Julius Golstein

10:30 am on Friday, November 22, 2019
12:00 pm on Friday, November 22, 2019
ERB 401, 44 Cummington Mall, Boston, MA 02215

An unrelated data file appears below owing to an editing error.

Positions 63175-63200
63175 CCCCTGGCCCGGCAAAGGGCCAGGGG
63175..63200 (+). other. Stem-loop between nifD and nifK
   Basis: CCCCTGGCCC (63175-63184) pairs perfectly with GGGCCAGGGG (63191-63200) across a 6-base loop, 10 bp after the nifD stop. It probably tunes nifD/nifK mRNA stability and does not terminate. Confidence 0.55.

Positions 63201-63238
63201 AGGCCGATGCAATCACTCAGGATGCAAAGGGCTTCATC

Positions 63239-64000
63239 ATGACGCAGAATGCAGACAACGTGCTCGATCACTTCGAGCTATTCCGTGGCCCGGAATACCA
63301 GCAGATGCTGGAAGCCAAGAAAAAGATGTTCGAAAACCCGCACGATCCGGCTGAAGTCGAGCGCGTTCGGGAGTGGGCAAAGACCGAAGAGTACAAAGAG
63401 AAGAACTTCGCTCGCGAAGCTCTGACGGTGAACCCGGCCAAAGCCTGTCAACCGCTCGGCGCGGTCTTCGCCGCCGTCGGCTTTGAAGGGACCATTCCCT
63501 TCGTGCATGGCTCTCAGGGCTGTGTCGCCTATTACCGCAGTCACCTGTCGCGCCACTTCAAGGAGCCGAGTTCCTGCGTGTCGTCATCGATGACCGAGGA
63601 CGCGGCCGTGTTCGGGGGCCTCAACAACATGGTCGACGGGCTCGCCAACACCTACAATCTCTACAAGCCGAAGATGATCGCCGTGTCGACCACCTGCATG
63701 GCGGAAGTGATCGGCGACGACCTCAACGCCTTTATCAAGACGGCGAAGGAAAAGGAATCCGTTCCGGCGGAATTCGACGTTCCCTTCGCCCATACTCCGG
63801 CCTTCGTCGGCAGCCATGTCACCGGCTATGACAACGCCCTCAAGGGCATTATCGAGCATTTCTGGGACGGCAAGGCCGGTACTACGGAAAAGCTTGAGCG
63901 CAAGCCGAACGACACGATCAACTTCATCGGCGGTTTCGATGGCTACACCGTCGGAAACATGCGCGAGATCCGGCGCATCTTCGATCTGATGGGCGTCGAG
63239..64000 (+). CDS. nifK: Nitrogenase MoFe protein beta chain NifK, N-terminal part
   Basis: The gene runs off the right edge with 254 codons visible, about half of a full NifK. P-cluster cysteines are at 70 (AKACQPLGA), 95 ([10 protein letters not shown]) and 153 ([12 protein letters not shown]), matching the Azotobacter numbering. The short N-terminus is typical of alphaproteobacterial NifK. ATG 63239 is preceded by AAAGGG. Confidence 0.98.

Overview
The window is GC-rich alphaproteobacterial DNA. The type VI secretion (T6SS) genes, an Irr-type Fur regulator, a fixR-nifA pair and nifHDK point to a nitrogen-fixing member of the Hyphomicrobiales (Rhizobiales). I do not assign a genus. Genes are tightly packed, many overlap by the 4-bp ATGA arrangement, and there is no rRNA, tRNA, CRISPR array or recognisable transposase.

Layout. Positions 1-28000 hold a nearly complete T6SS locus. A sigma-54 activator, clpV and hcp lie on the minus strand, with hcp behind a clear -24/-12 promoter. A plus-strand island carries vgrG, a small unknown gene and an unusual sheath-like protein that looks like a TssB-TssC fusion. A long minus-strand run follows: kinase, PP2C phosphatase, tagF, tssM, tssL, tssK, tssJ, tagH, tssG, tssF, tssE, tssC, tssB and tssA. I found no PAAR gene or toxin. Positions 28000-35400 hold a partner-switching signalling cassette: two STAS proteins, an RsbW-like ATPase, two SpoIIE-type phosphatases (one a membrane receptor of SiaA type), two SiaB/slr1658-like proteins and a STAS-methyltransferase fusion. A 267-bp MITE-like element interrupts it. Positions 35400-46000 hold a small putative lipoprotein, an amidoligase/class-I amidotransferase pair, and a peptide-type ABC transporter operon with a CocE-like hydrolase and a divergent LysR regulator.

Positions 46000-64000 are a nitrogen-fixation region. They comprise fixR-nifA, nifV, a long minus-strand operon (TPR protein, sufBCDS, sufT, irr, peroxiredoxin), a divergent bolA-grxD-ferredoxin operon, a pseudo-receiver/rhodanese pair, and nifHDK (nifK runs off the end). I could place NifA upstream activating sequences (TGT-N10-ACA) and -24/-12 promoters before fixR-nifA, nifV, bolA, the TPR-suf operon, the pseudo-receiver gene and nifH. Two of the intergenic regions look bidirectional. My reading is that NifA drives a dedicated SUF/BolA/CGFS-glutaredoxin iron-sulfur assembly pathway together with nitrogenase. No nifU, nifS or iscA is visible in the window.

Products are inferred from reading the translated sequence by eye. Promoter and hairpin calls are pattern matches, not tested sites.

Title: Application of the Classical Phon-Loudness Model to Reveal Middle-Ear and Acoustic-Reflex Functions Equal Loudness-level Contours (Fletcher and Munson, 1933) measured by Lydolf and H. Moller (1997) show increases in ELC growth rates at each frequency with loudness above 60 phons and below 1 kHz, suggesting the influence of acoustic reflex attenuation. Classical psychophysical power-law models (Stevens, 1966) were fit to ELC data (20 - 80 phons) judged to be free of reflex attenuation. The higher level ELC data exceed extrapolated predictions from the low-level models. These ELC differences are modeled as reductions in middle ear input. The majority of these differences represent acoustic-reflex attenuation of middle-ear input, with log-linear growth rates <1>1 dB/dB are interpreted as middle-ear attenuation from unmonitored static eardrum pressure assumed to accompany low-frequency pressure-field stimuli. Both mechanisms add middle ear attenuation by increasing the stiffness of stapes motion, and can be modeled as mass-spring-dashpot systems (Kringlebotn and Gundersen, 1985; Kringlebotn, 2000). A model of reflex attenuation dynamics (Goldstein, 2014) based on the acoustic-reflex power-law behavior, represents the salient features of ipsilateral eardrum impedance modulation (A. Moller, 1962). Acoustic reflex properties from this study and Rabinowitz (1977) are compatible.